Epic has filed a Writ of Certiorari asking the U.S. Supreme Court to review a lower court’s ruling on its antitrust case against Apple.
The petition is asking the Supreme Court to rule on broader antitrust questions as governed by the Sherman Act. Epic argues that restraints on business “that have both pro- and anticompetitive effects is unlawful if a ‘less-restrictive alternative’ will achieve the same benefits while harming competition less.”
The Fortnite publisher and Unreal Engine maker is asking the court to determine:
- If a “less-restrictive alternative” must be free from costs to Apple.
- If a “less-restrictive alternative” doesn’t exist, is the restraint invalid if the harm to competition substantially outweighs the restraint’s procompetitive justification.
In past proceedings, Epic argued that Apple has an unfair monopoly on apps on iOS and its in-app purchasing system, allowing the tech giant to make billions on transaction fees.
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Epic v Apple Saga continues
This motion is the latest in Epic Games’ saga to take on Apple’s 30% fee on all payments which began in 2020. Fortnite was removed from the App Store after giving players an alternative method to make in-app purchases, violating iOS policies.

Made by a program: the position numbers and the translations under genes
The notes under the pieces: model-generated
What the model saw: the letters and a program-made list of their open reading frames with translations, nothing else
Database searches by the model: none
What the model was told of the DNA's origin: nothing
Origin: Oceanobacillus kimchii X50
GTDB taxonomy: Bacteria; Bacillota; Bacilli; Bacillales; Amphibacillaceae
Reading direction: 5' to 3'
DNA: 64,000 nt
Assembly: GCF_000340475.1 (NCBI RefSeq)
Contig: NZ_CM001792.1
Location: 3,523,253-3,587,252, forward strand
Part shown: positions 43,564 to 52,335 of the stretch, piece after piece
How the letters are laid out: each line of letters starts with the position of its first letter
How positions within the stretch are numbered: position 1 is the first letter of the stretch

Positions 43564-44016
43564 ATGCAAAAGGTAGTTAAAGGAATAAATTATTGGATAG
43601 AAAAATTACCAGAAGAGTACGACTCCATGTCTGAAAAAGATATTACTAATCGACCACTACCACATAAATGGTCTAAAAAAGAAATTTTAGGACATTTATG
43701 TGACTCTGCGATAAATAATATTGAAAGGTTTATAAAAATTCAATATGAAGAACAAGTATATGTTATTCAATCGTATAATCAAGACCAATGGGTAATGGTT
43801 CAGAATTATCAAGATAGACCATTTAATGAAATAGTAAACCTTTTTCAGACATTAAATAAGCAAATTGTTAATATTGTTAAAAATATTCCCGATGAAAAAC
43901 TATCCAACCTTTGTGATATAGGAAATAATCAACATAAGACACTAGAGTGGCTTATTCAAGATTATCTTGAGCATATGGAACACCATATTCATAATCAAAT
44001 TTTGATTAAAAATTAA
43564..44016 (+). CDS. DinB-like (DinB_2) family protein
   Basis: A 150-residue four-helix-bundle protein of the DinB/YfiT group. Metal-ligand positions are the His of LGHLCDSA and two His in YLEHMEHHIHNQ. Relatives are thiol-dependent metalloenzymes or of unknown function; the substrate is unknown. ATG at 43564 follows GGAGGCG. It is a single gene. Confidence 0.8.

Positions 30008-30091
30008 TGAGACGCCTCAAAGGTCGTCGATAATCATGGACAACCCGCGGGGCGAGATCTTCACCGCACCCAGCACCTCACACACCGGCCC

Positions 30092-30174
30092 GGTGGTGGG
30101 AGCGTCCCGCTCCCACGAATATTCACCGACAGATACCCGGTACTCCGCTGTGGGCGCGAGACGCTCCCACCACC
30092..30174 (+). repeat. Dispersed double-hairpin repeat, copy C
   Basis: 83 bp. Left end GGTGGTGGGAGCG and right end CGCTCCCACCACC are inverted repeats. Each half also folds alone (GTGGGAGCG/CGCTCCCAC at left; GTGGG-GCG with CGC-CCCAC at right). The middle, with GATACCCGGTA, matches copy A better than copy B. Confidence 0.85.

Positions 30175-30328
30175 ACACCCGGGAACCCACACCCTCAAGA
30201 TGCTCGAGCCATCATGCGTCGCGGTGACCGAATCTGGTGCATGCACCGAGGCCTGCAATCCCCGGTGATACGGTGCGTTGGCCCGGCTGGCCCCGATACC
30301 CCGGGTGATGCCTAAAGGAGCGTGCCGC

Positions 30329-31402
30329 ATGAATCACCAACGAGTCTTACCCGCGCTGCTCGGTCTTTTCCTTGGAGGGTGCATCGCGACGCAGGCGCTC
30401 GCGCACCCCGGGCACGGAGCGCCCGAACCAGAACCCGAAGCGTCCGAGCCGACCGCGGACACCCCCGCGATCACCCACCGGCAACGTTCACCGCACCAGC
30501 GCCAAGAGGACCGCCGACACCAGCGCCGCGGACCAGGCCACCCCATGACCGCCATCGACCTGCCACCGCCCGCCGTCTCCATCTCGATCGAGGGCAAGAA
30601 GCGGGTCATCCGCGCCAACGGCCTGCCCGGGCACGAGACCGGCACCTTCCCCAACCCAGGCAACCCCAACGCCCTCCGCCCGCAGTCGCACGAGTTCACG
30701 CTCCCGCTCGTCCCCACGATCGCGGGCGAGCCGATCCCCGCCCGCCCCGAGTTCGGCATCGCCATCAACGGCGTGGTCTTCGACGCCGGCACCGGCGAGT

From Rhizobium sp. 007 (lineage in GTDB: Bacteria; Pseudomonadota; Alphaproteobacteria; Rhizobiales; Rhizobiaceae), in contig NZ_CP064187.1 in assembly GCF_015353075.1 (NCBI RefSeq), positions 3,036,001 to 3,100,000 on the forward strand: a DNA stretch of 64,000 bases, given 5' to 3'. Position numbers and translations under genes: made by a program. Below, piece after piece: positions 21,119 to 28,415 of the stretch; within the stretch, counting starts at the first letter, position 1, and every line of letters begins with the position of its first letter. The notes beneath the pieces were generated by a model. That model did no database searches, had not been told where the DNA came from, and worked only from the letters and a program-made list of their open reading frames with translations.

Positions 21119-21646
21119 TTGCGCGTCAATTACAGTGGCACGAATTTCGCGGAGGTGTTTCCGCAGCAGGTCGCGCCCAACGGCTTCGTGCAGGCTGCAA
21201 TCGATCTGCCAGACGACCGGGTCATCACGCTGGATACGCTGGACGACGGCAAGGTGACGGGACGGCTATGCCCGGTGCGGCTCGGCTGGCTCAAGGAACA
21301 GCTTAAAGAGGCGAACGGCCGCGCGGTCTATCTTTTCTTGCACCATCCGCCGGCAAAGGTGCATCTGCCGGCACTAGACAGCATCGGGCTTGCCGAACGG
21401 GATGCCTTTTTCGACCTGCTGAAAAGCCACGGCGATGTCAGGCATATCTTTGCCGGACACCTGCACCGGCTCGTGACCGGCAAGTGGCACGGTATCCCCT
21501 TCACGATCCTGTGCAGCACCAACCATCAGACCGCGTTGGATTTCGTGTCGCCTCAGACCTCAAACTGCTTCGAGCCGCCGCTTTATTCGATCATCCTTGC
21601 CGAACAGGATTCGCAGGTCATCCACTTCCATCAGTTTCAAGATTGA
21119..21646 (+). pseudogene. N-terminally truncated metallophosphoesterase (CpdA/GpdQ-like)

In 2021, Judge Yvonne Gonzalez Rogers ruled that Apple’s closed App Store and security restrictions didn’t violate antitrust law. However, the ruling also said that Apple couldn’t maintain anti-steering rules that prevented users from learning about alternate payment options.
In April 2023, the U.S. Ninth Circuit Court of Appeals (largely) upheld this status quo. However, even Epic’s minor victory has not truly gone into effect. Supreme Court Justice Elena Kagan declined to remove a stay that allowed Apple to delay implement these policy changes in August.
Escalating this decision to the Supreme Court is Epic’s logical next step following its failed appeal. However, it’s not clear if the court will decide to take on the case.
“Unlike other appeals, no party has a right to be heard by the Supreme Court, so just statistically this is an unlikely avenue for Epic to come out a winner,” said Richard Hoeg, a lawyer at Hoeg Law, told GamesBeat. “That said, the approach they’ve taken is a smart one, asking for clarification of antitrust jurisprudence where they believe they’ve identified a conflict in existing precedent. Their document is a bit aggressive in its descriptions of what happened in the lower courts, but I’m not going to hold zealous advocacy against anyone.”
Epic is now waiting and hoping that the Supreme Court will allow them to take another bite at Apple. The filing is available to read here.
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